Metropolis is scheduled to commence conversion in 2023.
Uranium prices ended the first half of 2022 in the US$50 range, a 13 percent uptick from January.
Uranium price in Q3: Sprott trust continues buying
Q3 saw the Sprott Physical Uranium Trust (SPUT) (TSX:U.UN,TSX:U.U) continue to amass pounds of U3O8.
“SPUT purchased more than 24 million pounds U3O8 in 2021, or about 25 percent of all spot purchases,” a UxC report states. “Through August 2022, the Trust has purchased an additional 16 million pounds U3O8 in the market.”
Currently, SPUT holds 59,269,000 pounds of U3O8 valued at US$2.84 billion.
By early September, the uranium prices were as high as US$53.63, their top H2 level. Pressure from the US Federal Reserve’s response to skyrocketing inflation kept most markets from making any meaningful gains in the fall.
A strong US dollar also impeded growth across all markets.
“For uranium, the U3O8 spot price fell 8.66 percent in September, physical uranium's largest monthly decline since March 2019,” wrote Jacob White, senior analyst at Sprott Asset Management. “Uranium miners followed suit, losing 16.17 percent, posting their worst monthly performance since the inception of the North Shore Global Uranium Mining Index in June 2017.”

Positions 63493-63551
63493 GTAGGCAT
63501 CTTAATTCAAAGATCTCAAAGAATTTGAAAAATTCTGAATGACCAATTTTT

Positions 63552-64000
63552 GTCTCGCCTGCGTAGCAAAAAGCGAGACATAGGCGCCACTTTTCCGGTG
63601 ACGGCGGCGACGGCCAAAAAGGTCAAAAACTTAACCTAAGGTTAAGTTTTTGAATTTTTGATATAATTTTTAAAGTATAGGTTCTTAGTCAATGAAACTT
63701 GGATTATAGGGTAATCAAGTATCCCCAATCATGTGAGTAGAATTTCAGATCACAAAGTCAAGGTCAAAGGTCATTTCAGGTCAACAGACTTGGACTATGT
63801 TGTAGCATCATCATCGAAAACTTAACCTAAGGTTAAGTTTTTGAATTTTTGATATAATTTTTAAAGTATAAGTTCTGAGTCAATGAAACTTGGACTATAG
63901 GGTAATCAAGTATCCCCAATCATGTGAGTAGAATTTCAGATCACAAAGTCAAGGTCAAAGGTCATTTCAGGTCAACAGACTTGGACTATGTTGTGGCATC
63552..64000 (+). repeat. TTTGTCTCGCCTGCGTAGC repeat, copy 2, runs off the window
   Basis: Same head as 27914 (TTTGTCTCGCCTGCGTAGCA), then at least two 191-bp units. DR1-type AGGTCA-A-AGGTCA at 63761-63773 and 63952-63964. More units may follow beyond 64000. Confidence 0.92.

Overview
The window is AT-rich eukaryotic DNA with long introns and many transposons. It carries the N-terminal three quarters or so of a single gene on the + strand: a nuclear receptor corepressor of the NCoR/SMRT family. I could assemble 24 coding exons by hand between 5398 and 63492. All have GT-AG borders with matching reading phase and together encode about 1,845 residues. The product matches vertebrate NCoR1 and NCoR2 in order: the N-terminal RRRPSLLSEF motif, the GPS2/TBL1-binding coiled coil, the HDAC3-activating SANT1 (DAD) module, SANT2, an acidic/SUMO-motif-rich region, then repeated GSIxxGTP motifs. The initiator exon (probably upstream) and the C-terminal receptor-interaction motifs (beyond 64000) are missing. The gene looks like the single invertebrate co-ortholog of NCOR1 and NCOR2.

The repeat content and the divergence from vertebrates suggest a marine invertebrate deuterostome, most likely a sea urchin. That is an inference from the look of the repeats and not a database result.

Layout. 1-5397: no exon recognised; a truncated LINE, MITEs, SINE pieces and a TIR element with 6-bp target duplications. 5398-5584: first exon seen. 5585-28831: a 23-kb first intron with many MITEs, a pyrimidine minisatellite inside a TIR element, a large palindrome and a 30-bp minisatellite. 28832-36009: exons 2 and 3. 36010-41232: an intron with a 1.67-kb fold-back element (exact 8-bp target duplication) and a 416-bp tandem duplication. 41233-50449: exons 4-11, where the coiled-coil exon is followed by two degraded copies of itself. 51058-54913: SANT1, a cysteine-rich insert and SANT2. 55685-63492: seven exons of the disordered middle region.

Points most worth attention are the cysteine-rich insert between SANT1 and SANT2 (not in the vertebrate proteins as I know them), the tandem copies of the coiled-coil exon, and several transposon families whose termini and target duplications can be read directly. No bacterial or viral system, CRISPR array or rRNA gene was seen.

Despite the poor September performance, the value of U3O8 remained above US$48 through October before rallying back to the US$53 threshold at the end of the month. The energy fuel’s resilience amid broad headwinds “belies the strong fundamentals of uranium markets," according to White.
“Year-to-date as of September 30, U3O8 conversion and enriched uranium prices have all significantly appreciated for both short- and long-term purchase contracts,” White wrote. In his opinion, the market is at a flux point.
“We believe that the current demand for uranium conversion and enrichment, coupled with a shift away from Russian suppliers, supports higher U3O8 uranium spot prices, ultimately benefiting uranium miners,” he said.